If you or your child is taking a stimulant medication, a low-fat breakfast will maximize its effectiveness. Fats can cause the body to absorb the medication more slowly, delaying the drug’s effectiveness. Starting the day with a breakfast comprising a balance of complex carbohydrates and protein such as eggs with whole wheat toast or whole grain pancakes with yogurt.
Exercise for ADHD
Exercise helps the ADHD brain function more effectively and efficiently. One well-known benefit of exercise is an increase in endorphins, which can improve mood. Exercise also elevates the brain’s levels of dopamine, norepinephrine, and serotonin, which increases focus and attention. Walking for 30 minutes four times a week will also do the trick, and skill-based exercises like martial arts or ballet are especially effective for those with ADHD.
Mindfulness Meditation for ADHD
Mindful meditation for ADHD is attention/awareness training that helps manage stress, develop positive emotions, and strengthen self-regulation skills. It involves silent meditation and becoming more aware during daily activities — in other words, staying in the moment.
Is ADHD a disability?
The answer is, of course, it depends. But that should be enough to make any employer concerned, especially when you consider that some estimate that 1 in 25 adults have some form of ADHD.
To help relieve any impact on learning for children, teachers can map out individual guidelines for a student with ADHD. This may include allowing extra time for assignments and tests or developing a personal reward system.
ADHD and depression
Attention deficit hyperactivity disorder (ADHD) and depression can go hand-in-hand. Doctors sometimes call them comorbid or coexisting conditions, meaning you can have both at the same time.
ADHD is a brain disorder that makes it hard to focus. Children and adults who have it might have trouble finishing tasks, sitting still, or keeping track of things, appointments, or details.
Some symptoms of ADHD and depression are a lot alike, and that can make it tough to diagnose and treat those conditions. For example, trouble with focus is one of the signs of both depression and ADHD. And if you take medicines to help with your ADHD symptoms, they may affect your sleep or eating habits – both of those can be signs of depression, too. In children, hyperactivity and irritability can be symptoms of depression as well as ADHD.
Coping with ADHD
There are many ways you can successfully manage your symptoms.
Accept your diagnosis.
ADHD is not a death sentence, It is simply a way the brain is wired.
Accepting your diagnosis is key because it paves the way to positive action, such as learning about ADHD and finding strategies that work for you. Acceptance does not mean that you love every aspect of something. It means that you recognize that it is what it is.
Practice good self-care.
People with ADHD tend to become hyper-focused on tasks they really enjoy, and can forget to eat, rest and even go to the bathroom, See if you are thirsty, hungry, tired or have a full bladder. Be sure you’re also prepared. For instance, if you tend to forget to eat and suddenly feel ravenous, carry snacks with you.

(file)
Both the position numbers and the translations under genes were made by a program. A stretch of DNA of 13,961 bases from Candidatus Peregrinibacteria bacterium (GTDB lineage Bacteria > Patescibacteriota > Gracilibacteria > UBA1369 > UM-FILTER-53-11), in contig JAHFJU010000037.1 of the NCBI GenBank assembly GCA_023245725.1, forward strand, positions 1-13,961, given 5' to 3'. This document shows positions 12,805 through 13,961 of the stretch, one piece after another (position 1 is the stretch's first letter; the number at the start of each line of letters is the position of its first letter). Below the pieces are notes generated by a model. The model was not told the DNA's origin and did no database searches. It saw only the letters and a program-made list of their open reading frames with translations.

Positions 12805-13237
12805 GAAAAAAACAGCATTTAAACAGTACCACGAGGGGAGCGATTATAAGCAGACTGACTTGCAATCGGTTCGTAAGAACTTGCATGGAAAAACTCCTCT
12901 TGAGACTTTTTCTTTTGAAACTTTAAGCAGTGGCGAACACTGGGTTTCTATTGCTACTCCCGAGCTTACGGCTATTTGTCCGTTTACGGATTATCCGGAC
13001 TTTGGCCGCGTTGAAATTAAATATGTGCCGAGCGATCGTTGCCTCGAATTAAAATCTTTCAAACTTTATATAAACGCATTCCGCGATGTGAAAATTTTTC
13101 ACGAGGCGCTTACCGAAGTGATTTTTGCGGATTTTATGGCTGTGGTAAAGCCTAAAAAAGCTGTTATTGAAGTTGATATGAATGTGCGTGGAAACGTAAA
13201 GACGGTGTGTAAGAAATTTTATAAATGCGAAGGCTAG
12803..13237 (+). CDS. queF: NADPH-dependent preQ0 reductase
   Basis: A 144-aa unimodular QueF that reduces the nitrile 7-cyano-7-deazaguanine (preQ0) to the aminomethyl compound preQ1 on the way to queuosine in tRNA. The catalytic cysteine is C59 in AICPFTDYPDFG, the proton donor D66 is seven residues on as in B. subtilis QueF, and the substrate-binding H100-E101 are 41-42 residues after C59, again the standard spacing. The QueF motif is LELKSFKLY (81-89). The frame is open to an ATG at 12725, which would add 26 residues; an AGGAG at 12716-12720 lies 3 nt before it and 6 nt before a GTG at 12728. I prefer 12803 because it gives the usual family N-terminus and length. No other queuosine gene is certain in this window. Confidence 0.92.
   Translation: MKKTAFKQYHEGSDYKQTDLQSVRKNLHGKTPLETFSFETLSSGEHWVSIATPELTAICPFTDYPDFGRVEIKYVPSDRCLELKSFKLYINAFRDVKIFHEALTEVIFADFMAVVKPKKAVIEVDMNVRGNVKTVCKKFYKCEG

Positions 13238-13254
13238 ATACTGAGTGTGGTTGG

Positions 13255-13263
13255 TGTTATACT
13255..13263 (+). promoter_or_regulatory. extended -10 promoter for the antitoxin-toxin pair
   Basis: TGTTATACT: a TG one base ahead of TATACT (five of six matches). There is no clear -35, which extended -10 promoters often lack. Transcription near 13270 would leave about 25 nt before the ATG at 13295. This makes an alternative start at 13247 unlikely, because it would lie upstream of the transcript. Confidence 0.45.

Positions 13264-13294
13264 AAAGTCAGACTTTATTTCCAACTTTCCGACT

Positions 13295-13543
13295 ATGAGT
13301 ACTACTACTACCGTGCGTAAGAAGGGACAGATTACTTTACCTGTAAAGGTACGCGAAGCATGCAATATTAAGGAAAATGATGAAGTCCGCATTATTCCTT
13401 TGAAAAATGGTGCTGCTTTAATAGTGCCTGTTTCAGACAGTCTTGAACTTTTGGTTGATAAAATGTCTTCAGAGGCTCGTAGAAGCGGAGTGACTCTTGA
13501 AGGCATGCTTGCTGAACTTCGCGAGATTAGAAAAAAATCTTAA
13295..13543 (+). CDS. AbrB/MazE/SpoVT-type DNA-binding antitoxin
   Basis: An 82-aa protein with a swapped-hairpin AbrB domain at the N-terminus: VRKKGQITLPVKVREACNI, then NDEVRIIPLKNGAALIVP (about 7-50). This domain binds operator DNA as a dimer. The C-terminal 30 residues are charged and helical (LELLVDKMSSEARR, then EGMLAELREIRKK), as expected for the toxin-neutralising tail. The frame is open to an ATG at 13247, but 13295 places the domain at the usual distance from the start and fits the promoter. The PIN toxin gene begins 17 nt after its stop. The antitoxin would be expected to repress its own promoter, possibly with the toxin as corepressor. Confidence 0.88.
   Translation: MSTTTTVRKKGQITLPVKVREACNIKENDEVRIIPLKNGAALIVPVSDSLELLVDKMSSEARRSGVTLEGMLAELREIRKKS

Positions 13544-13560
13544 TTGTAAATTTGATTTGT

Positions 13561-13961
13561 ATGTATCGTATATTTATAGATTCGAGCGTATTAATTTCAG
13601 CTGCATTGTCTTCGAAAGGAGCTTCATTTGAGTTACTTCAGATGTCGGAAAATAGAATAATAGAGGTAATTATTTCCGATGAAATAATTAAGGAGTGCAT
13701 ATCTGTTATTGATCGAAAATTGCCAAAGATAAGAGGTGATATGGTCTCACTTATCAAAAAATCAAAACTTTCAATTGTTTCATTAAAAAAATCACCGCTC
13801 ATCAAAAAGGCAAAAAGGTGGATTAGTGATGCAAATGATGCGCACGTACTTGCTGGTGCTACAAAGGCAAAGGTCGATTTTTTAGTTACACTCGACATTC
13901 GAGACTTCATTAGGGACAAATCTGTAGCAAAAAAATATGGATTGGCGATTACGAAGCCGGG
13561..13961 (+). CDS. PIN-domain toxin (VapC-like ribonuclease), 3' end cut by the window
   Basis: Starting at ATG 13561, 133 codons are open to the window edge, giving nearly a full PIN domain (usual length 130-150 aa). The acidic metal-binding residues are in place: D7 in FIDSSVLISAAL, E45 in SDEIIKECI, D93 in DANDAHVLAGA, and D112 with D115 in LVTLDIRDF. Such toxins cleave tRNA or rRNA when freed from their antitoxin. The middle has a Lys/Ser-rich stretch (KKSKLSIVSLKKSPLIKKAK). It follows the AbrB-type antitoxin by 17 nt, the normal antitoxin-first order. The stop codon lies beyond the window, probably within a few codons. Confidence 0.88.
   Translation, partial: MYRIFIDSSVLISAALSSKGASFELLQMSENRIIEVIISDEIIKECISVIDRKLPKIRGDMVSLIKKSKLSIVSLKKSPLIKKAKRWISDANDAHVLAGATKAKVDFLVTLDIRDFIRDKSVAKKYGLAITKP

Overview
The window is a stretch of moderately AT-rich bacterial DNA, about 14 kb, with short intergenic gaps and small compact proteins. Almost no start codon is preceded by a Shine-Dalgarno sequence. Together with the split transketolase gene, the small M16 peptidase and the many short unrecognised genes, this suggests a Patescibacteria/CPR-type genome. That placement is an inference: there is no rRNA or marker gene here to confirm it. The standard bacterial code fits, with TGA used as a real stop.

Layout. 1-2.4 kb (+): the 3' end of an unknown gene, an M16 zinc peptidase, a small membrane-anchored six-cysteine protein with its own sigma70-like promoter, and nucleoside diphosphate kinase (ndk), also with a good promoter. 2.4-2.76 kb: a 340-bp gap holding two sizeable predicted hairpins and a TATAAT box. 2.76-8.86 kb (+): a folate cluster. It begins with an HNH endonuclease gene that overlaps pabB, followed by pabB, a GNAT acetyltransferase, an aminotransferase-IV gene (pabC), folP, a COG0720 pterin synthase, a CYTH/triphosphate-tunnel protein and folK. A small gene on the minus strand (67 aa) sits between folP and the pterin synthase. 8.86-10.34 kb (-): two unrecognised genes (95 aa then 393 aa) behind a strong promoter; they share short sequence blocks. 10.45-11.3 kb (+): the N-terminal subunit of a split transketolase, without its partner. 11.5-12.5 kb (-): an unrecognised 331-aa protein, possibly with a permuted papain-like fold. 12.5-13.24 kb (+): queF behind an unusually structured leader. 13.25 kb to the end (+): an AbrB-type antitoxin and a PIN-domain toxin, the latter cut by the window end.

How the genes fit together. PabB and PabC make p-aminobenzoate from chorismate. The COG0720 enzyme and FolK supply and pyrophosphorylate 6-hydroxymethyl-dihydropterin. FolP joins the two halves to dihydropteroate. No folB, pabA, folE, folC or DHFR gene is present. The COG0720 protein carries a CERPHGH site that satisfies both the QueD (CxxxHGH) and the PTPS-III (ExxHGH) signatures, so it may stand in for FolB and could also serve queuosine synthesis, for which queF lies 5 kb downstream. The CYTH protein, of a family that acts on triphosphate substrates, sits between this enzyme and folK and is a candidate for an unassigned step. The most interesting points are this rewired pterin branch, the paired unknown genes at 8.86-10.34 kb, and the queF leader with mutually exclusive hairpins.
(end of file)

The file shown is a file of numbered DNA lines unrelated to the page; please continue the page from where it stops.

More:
Exercise also is key for ADHD. exercises every day because it helps her focus and get a good night’s rest.
Taking care of your health makes it easier to manage everything else. If self-care comes first, our ability to cope with our ADHD by establishing new habits and creating more structure in our daily lives will go smoother.
Get enough sleep
Not getting enough sleep can exacerbate ADHD symptoms. For instance, being tired affects your attention span, memory and complex problem-solving. Also, when you haven’t gotten a full night’s sleep, it’s hard to determine whether your medication is working.
Unfortunately, people with ADHD tend to have sleep problems or sleep disorders. Fortunately, sleep issues are treatable. Sometimes, all you need is to adjust your habits.
Use pill containers
People with Attention deficit hyperactivity disorder either tend to forget to take their medication or take it twice. Buying three weekly pill containers and filling them up at the same time. Not only does this keep you organized, but it also lets you know when you’re running out of medication.
Control your impulses
People with Attention deficit hyperactivity disorder are at higher risk for various addictions. Knowing where your vulnerabilities lie and Seeking forms of healthy stimulation to keep your mind’s arousal high, such as music, exercise, laughter and puzzles.
If you tend to lose track of time, Setting your phone or computer alarm or using a kitchen timer to signal that it’s time to switch tasks.
Keep a clock in the shower
This way you can make sure you don’t linger too long, dreaming up the next new invention, or getting carried away with your karaoke practice. Look for clocks with suction cups that adhere to tile or glass.
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Nutshell School tags- ADHD